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No Ordinary Old Boring Pinot Noir

This $35 Wine Find Will Put You in a California State of Mind

BY // 06.29.17

It was an early harvest it was, 2014 in Carneros:

 … starting with an incredibly early bud break and quickly progressing through bloom. Gorgeous weather allowed for perfect ripening and flavor development. An exceptional vintage!

Those are the words used to describe the harvest of the Pinot Noir at Bouchaine, as written by the folks at the winery, and I have to agree with them about their 2014 Estate Pinot Noir. It is a very good wine.

I sampled a bottle a few days ago, and I was impressed with the vintage. (I blind-tasted a friend, one who is extremely prejudiced toward Oregon Pinot Noir, and he loved the Bouchaine. “The balance is wholly satisfying,” he said during our meal.)

We opened the bottle (at around 57 Fahrenheit) and poured immediately. On the nose: subtle spice, cinnamon, allspice. I mean subtle. Close your eyes and you’ll be moved by the beauty of this one. The fruit is evident as well… there’s no mistaking that this is a Pinot Noir, and I mean that in a good way.

A first taste brings forth some berry notes — ripe cherry most dominant — then a deepening to those spices, then a quick return of berry, strawberry (and there’s even a hint of wild mushroom). Soft tannins, good acidity… my friend was right about the balance.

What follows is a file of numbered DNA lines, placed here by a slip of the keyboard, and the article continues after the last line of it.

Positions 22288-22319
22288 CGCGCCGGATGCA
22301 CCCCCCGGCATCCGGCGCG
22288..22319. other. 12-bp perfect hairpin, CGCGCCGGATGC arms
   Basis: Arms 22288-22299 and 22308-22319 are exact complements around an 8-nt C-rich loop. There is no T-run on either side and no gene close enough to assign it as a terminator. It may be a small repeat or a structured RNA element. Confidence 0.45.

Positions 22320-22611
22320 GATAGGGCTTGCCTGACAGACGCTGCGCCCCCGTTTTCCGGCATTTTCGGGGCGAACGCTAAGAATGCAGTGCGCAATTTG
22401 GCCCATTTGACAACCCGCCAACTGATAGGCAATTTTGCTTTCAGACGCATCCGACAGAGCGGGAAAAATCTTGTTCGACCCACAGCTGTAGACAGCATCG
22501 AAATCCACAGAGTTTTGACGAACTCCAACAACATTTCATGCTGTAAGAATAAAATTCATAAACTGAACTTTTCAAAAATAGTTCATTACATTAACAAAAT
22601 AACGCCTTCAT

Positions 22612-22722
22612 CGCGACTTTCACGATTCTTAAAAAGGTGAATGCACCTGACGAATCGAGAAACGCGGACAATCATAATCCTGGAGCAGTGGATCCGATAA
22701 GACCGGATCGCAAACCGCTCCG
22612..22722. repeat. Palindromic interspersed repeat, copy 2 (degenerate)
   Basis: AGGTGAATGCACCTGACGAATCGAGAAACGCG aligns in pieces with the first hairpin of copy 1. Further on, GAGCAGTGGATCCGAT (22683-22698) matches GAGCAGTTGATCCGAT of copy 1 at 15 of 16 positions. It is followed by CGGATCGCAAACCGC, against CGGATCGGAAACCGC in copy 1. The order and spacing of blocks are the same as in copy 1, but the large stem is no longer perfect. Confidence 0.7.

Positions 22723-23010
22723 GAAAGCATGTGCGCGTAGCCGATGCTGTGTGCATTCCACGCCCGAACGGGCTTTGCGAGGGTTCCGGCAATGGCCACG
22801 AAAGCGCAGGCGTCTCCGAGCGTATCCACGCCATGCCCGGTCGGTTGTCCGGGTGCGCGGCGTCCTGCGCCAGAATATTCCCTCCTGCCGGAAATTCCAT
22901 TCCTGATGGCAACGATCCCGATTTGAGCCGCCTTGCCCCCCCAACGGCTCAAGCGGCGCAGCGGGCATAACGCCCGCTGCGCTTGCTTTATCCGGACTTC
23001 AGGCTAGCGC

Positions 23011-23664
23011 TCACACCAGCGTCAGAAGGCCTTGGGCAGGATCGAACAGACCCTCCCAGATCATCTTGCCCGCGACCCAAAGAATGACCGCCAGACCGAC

Holiday Gifting

  • Wayne Smith
  • Asher Gallery
  • Bond No 9 - Candle
  • Mariquite Masterson
  • Cle Du Peau - Nail Polish
  • Oscar De La Renta - Clutch
  • Oscar De La Renta - Earrings
  • Cotton Club
  • Cle Du Peau - Lip Gloss
  • Cotton Club
  • Loeffler Randall - Clutch
  • Wayne Smith
  • Mariquite Masterson
  • Elaine Turner - Felicia Stole in Magenta
  • Elaine Turner - GiGi Flats
  • Museum of Fine Arts Houston
  • Bond No 9 - Perfume
  • Loeffler Randall - Shoes

We paired the Bouchaine with duck breast… no sauce other than a touch of butter and salt and pepper. Four days on, I can still taste this combination. The wine and the duck were delightful together. The crispy/slightly fattiness of the fowl’s skin jumped when it mingled with the wine. If you like duck breast, get a bottle and see what you think.

The grapes were harvested at night, then cold-soaked for five to seven days, and both open and closed fermentation were used. Malolactic fermentation occurred in the barrel (20 percent new French and Hungarian oak). Blocks were kept separate, then the winemaker selected the best and racked them together. It was bottled from July 27, 2015 through July 31, 2015. Alcohol is 14.1 percent, and 7,238 cases were made.

This one retails for $35 from the winery, and ask for it at your local wine store, including Total Wine, Spec’s, and Houston Wine Merchant.

Want more wine stories? Check out PaperCity’s grape love library….

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Mixing It Up With Jeremy Parzen, an Ambassador of Italy
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